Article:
Progress Note by Ryan King



I turn on my phone every day on the train and watch CNN´s current events update. It’s a routine I’ve normalized for myself recently. While other riders near me scroll through Instagram and listen to music I check to make sure North Korea hasn’t bombed us. Every single day, right before I hear the metal doors slam shut and steel wheels begin to screech my heart flutters a little more than usual.  I feel like I am temporarily being disconnected from the outside world once I go out under ground and ¨It could be happening right now¨ I think to myself as my phone no longer has service the threat of never seeing another day leaves me riddled with fear.


I’m more than grateful every time I come back up from underground. I know I’m safe again.


All my friends think I’m crazy. I’m not crazy I’m conscious. When I was younger I used to think less of Philadelphia. I underestimated it, I associated it as just another normal place in just another normal state in just another normal country. ¨Who would want to come to Philadelphia ? What’s there to do here?¨ I would often ask myself.  Getting older I’ve begun to notice just how beloved a place I live in.  A city that attracts an average of 60,000 yearly guest, houses over 1.5 million people and is home to so much American history. So many noble attributes but no terrorist attacks. For years every other major city in America has endured some horrible event at the cost of  political and even personal reasons. This leaves me constantly wondering when or if any trouble for Philadelphia is in our foreseeable future.


Months before winning the 2016 Presidential Election, Donald J. Trump had succeeded in pissing off a lot of people in very short amount of time. In doing this, he’s also unknowingly succeeded in causing me to look deeper into what I believe is right and what is wrong. I’m not the only person who feels like this. Evy Nilsen recently wrote an article expressing the same fears as my own about the U.S and North Korea’s brewing tensions. She finds herself thinking that there are no other options about the issue but war:It’s worth noting the poll was conducted before President Trump’s “fire and fury” comments.” I personally feel like there are more people like us waiting for a moment where something horrible may happen.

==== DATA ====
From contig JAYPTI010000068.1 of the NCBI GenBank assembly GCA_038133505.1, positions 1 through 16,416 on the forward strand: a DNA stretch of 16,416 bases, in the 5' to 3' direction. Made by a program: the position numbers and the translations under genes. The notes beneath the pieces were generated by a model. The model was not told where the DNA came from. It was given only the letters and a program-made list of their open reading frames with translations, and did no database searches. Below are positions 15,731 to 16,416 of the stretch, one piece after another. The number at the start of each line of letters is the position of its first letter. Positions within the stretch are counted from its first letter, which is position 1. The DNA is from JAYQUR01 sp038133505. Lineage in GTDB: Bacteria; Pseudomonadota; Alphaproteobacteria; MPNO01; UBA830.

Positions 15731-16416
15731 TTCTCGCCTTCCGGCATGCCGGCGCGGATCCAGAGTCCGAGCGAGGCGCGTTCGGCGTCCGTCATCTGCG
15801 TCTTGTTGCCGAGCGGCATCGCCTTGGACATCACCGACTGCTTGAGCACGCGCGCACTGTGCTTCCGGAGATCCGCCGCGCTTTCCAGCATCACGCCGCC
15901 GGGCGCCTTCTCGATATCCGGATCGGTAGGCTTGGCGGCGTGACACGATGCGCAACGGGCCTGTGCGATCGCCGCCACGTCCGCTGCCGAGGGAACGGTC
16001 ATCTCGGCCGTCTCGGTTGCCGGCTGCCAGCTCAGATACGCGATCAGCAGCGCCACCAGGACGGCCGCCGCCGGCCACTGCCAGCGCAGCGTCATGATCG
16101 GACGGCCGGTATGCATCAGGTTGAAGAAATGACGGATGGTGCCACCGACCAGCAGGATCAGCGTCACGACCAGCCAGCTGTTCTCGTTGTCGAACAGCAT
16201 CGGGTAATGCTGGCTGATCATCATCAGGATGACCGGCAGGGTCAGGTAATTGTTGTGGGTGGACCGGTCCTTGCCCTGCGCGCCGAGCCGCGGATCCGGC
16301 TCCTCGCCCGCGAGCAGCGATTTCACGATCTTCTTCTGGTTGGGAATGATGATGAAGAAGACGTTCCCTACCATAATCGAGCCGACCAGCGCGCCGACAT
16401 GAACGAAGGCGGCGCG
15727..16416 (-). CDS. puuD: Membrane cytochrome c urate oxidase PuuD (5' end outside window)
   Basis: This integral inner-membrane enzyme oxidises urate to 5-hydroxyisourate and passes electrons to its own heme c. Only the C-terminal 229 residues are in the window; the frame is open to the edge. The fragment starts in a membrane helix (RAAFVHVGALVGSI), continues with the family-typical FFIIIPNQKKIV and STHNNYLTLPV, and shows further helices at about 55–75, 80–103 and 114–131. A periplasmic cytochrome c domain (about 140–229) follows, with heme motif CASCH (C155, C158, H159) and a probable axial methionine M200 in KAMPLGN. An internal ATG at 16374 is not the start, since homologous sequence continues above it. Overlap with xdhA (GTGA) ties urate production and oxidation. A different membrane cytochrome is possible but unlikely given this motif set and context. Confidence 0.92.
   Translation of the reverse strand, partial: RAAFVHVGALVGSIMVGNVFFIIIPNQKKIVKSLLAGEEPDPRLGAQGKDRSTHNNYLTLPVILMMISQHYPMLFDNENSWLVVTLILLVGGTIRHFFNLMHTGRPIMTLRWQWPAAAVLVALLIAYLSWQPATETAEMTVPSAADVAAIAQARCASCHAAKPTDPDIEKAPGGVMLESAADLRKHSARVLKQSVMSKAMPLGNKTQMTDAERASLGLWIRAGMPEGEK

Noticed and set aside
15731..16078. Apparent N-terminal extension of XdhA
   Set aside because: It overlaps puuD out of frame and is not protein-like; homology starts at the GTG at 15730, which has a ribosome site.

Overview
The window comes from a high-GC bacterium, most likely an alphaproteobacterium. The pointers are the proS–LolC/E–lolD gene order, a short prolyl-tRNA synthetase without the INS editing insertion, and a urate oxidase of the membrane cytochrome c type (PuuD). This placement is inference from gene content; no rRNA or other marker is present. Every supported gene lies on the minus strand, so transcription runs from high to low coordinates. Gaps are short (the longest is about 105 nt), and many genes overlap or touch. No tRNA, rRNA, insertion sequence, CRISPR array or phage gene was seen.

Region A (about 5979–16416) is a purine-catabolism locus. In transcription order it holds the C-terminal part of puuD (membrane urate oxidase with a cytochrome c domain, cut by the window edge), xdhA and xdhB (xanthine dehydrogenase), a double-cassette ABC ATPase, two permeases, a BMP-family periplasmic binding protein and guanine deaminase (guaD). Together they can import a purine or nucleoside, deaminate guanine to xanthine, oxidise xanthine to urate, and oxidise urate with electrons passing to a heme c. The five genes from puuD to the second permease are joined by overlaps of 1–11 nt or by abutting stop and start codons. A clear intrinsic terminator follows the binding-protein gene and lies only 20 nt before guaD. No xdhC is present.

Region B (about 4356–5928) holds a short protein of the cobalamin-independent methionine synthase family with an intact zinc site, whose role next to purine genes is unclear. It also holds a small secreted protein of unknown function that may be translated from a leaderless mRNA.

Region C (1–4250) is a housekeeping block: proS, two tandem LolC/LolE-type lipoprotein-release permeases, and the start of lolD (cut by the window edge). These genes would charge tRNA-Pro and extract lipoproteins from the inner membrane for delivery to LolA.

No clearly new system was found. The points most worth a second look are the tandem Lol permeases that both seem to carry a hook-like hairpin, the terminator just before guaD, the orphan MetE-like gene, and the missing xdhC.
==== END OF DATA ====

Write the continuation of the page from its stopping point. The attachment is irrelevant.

Living under Trump’s law I’ve never felt less safe, less unprotected, less valued and less appreciated in America then I currently do . I sometimes feel like his ego is more important to him the my safety. Gambling with people’s lives is no joking matter, but how do you explain something like that to a misogynist. Feeling voiceless and frustrated I have realised that just because I won’t be able to physically take action by voting in the next up and coming elections, I am able to teach myself how to think like a logical adult and how to make decisions on the spot. Investing more time into who I want to be as a man, I’ve why I hold the political views that I do for myself, not because the majority of my family also does. I want to feel safe  and now I feel completely targeted and exposed. Twitter wars between two leaders of countries could decide whether I live to graduate high school or even to an 18th birthday. How scary is that?




For the extra piece I chose to illustrate the tensions between America and North Korea. I chose to leave their faces blank but go into detail on everything around them because at the end of the day these are two leaders who are also human, not one American and Korean nor one superior and inferior but human beings that should be working together to promote world peace.I also chose to have their be bombe nested inside of bombs because if this were to happen it would be a continous war.  


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